Subject: Re: JBoss aquired by Red Hat
From: Thomas Lord <lord@emf.net>
Date: Sat, 29 Apr 2006 19:06:46 -0700

On the question of what happens if Consultant distributes a
modified work to Customer under an NDA:

Richard Stallman wrote:
>       2. I will have distributed a modified work under a license
> 	 that is not necessarily valid for all third parties.
>
> I don't see how.
>
>   

While I am not a lawyer, I will try presenting it in (roughly) legal
vocabulary so that you can ask for your council to comment
on it.

Step 1:  Consultant obtains a distribution of a program under
             the GPL and modifies it, creating  The Derived Work.

Step 2:  Consultant distributes The Derived Work to Customer
             under an NDA, promising to distribute The Derived
             Work to nobody else (treating The Derived Work as a
              trade secret of Customer).

Step 3: Consultant breaks the NDA agreement and distributes a
             copy to an innocent third party.   Quickly, several other
             other innocent third parties receive distributions from
             earlier innocent third parties.

Step 4: Customer notices this and tracks down all innocent third
             parties, noticing them that they are in possession of a trade
             secret.

Consequences:

a) Consultant is in a hell of a lot of hot water.  Duh.
b) The innocent third parties may no longer use or further
     distribute the software unless they make a special deal
     with Customer.

All of that, as far as I know, is settled law.   Consequence (b)
has further implications:

Because of (b), the program is no longer licensed to the formerly
innocent third parties under the GPL.

Therefore, Consultant has failed to cause the The Derived Work
to be licensed to all third parties under the terms of the GPL.

Therefore, by clause 2(b) of the GPL, Consultant had no right
to distribute The Derived Work to Customer in the first place.

It may be true that Consultant had no right to distribute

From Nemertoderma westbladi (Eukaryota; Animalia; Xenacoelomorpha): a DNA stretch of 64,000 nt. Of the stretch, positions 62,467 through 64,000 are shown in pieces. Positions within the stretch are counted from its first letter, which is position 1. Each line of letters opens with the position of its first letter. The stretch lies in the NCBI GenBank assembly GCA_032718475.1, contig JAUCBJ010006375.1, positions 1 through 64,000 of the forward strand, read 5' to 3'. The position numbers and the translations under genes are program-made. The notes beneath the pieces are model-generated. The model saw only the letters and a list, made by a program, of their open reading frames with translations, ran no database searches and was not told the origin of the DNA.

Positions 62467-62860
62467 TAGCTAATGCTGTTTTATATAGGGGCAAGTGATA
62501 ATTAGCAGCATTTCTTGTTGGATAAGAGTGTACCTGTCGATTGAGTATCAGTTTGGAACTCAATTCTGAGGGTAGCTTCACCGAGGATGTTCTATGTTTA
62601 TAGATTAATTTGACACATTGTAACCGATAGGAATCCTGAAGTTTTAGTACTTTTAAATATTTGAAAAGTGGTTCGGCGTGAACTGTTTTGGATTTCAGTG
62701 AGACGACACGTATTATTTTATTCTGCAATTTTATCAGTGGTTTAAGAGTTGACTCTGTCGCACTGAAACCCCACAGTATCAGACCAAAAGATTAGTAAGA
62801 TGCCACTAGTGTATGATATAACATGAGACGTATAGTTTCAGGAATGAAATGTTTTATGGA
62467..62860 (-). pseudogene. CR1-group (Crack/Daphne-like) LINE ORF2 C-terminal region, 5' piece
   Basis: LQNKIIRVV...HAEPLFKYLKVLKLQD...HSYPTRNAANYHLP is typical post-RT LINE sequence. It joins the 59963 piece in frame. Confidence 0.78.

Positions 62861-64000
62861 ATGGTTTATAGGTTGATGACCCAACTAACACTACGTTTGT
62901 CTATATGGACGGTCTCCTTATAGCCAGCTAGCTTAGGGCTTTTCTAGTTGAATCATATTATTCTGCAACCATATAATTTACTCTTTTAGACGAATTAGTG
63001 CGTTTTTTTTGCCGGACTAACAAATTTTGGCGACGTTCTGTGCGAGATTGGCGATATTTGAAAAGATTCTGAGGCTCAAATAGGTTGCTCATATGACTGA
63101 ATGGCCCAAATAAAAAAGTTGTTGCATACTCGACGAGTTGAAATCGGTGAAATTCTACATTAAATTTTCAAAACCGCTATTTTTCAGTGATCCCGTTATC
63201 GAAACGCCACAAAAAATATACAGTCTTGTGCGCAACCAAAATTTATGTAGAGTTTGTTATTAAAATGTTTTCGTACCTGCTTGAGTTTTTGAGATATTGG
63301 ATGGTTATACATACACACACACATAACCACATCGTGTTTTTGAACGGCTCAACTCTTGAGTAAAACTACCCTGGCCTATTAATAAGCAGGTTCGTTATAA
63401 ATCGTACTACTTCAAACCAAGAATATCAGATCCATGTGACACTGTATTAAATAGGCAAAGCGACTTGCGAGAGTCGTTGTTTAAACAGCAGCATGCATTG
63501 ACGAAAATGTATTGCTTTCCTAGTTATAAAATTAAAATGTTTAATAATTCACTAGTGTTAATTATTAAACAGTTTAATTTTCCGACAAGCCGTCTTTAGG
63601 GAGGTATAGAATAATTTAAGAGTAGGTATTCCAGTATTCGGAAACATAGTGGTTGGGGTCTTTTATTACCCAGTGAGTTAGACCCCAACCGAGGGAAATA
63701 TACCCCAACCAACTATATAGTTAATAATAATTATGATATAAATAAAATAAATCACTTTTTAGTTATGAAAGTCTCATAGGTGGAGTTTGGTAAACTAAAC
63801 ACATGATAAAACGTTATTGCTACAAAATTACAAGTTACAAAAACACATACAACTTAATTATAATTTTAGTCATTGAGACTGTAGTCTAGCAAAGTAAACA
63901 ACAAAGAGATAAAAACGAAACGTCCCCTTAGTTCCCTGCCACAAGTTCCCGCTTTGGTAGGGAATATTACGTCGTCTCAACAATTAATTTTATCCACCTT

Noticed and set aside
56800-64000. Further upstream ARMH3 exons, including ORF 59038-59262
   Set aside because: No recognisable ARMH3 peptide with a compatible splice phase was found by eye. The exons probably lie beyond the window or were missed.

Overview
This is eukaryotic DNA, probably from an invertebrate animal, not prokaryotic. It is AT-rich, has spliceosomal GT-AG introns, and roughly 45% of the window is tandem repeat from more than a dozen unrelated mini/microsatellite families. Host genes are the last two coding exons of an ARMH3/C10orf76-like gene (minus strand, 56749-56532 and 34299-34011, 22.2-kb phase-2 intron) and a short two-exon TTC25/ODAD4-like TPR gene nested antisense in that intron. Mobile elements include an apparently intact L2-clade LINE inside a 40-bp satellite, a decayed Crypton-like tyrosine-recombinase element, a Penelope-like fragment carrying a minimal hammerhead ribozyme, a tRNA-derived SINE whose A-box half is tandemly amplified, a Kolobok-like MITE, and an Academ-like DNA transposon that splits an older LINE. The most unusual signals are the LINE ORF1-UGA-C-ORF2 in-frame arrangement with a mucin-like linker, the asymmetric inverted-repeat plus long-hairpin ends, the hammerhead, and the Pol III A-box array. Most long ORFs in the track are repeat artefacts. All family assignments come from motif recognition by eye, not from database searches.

to the first innocent third party.  But the consequences
of her having done so prove that she *also* had no right
to distribute to Customer.

-----------------------------------

Now one question is, did the Consultant have no right to
distribute The Derived Work to the Customer in the first
place only because the Consultant himself then broke the
NDA?

Not at all.   Customer's employee X might have been the
one who passed the program on to innocent third parties.
The outcome is still the same:  innocent third parties have
received distributions under the GPL only to have their GPL
rights invalidated.  _Consultant_ has failed to satisfy 2(b) of
the GPL.

-------------------------------------

Now another question is: does this *only* apply if an actual
unauthorized disclosure takes place?   If not innocent third parties
are ever *actually* involved, isn't Consultant safe?

The wording of 2(b) is plain and simple:

    b)  You must cause any work that you distribute or
        publish, that in whole or in part contains or
        is derived from the Program or any part thereof,
        to be licensed as a whole at no charge to all
        third parties under the terms of this License.

The mere possibility of unauthorized disclosure proves that
Consultant has failed to "cause" The Derived Work "to be
licensed [...] to all third parties under the terms of this License."

The requirement to "cause" is an affirmative requirement.
The distributing party, the Consultant, must take all practical
positive steps to ensure that all third parties, including potential
third parties, are so licensed.

Distributing to Customer under an NDA does exactly the
opposite.  That action has either no effect on third parties or,
not implausibly, the effect of ensuring that some third parties
are not granted GPL rights.

Therefore, again, Consultant has no right to distribute
The Derived Work to Customer in the first place.

Distributing a modified form of a GPLed program under
an NDA violates the GPL, pure and simple.

-t